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ZN414 (equivalents and derivates diagrams)

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andreidaniel

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Here are presented different types of TRF radios with ZN414 and its equivalents (MK484,YS414,TA7642,UTC7642,LMF501T,LA1050) or it derivates (ZN415 and ZN416 which incorporates a small audio amplifier).

I hope them will help you and,also make your work easyer. :cool:

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Here are the datasheets of the ICs.
 

Attachments

  • zn414_zn415_zn416.pdf
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  • MK484 date tehnice.pdf
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  • TA 7642 date tehnice.pdf
    664 KB · Views: 315
  • UTC7642 date tehnice.pdf
    29.8 KB · Views: 277
  • LA1050 date tehnice.pdf
    72 KB · Views: 262
  • LMF501.pdf
    61.7 KB · Views: 262
Last edited:

Other designs are presented here:
 

Attachments

  • 0302 - MK84 Shortwave Radio.pdf
    1,002.2 KB · Views: 336
  • 10376.pdf
    623.6 KB · Views: 307
  • FK708E-1.pdf
    101.9 KB · Views: 245
  • MK484AutoGain.pdf
    141.2 KB · Views: 305
  • MK484Schematic-2.pdf
    253.2 KB · Views: 336
  • MK484 Shortwave Radio.pdf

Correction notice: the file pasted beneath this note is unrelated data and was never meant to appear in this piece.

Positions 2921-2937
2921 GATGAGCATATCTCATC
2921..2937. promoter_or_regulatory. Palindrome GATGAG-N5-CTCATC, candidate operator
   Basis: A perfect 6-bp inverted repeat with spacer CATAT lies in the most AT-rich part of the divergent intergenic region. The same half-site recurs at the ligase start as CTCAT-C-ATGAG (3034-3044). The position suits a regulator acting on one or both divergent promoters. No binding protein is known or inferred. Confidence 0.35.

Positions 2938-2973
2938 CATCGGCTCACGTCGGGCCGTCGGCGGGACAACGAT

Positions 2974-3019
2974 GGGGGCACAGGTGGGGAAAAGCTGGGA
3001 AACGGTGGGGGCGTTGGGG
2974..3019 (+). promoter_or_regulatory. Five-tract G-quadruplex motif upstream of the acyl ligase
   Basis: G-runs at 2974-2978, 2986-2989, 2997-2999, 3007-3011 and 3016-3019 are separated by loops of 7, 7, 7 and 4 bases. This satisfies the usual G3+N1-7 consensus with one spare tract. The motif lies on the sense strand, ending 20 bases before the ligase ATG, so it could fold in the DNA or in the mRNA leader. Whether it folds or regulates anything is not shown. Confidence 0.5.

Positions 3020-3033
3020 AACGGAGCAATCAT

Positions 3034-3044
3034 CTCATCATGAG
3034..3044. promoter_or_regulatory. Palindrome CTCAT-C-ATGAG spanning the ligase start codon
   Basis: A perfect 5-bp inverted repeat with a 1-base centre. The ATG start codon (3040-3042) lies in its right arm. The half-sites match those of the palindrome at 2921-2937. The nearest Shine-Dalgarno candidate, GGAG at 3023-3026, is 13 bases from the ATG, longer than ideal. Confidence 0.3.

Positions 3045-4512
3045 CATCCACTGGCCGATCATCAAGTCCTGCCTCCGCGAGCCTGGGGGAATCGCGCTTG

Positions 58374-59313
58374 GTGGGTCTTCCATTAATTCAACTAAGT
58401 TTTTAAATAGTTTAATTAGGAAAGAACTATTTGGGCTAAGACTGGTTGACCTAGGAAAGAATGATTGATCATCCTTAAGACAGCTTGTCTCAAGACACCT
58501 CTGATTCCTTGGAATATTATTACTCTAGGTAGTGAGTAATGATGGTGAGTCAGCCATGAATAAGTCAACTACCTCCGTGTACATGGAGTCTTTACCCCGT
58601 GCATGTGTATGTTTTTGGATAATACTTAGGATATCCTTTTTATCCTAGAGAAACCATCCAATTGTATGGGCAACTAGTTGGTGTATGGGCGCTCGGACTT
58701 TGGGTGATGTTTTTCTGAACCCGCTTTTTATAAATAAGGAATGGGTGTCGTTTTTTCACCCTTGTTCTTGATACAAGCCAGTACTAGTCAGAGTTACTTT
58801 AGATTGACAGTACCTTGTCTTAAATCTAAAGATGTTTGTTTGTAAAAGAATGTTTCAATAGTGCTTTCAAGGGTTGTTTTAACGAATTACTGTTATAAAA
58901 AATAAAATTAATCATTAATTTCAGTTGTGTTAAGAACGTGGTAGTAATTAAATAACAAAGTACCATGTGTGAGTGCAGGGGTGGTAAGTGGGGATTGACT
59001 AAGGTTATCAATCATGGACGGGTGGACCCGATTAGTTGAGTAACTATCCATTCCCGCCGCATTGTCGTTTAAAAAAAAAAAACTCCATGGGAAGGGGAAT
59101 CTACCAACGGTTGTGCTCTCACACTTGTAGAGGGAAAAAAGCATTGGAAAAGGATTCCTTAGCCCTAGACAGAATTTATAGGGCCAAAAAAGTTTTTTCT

487.4 KB · Views: 314
  • MK484 receiver.pdf
    658.6 KB · Views: 359
  • MW-LW Receiver with varactor diode.pdf
    107.2 KB · Views: 338

appreciation for your work in providing all reference in one place.
 
Thank you very much! I have made custom searchs with google.com google.de google.bg google.jp etc until now,and follow some forums and websites. Because the information sometimes is hardly to find and also "google" search is an art, I decided to make the info public, on most forums like this, like theradioboard and diyaudioprojects.

---------- Post added at 21:13 ---------- Previous post was at 20:39 ----------

NOTE: The adjustable power supply via LED and resistor/FET/bipolar transistor or just simple potentiometer is used to adjust the sensitivity of the whole receiver. In some areas are strong radiostations and this simple IC doesn't have an automatic gain controle,so we have to controle the gain manually for receiving a clear and soft sound, not a distorted one.

Two more examples are shown here:
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Uploaded with ImageShack.us - for Medium Waves (the receiver covers the medium wave band band from approximately 550 to 1600 KHz)
In this circuit a small voltage regulator is built around the BC108B transistor, four 1N4148 diodes, the 2k7 and 10k preset resistor and the 820R resistor. The 10k pot acts as a selectivity control for the whole receiver, controlling the operating voltage for the ZN414 (or MK484). If you live in an area that is permeated with strong radio signals, then the voltage may need to be decreased. I found optimum performance with a supply of around 1.2 volts.

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Uploaded with ImageShack.us - for Short Waves (the receiver works well with signals up to about 6 or 7 MHz)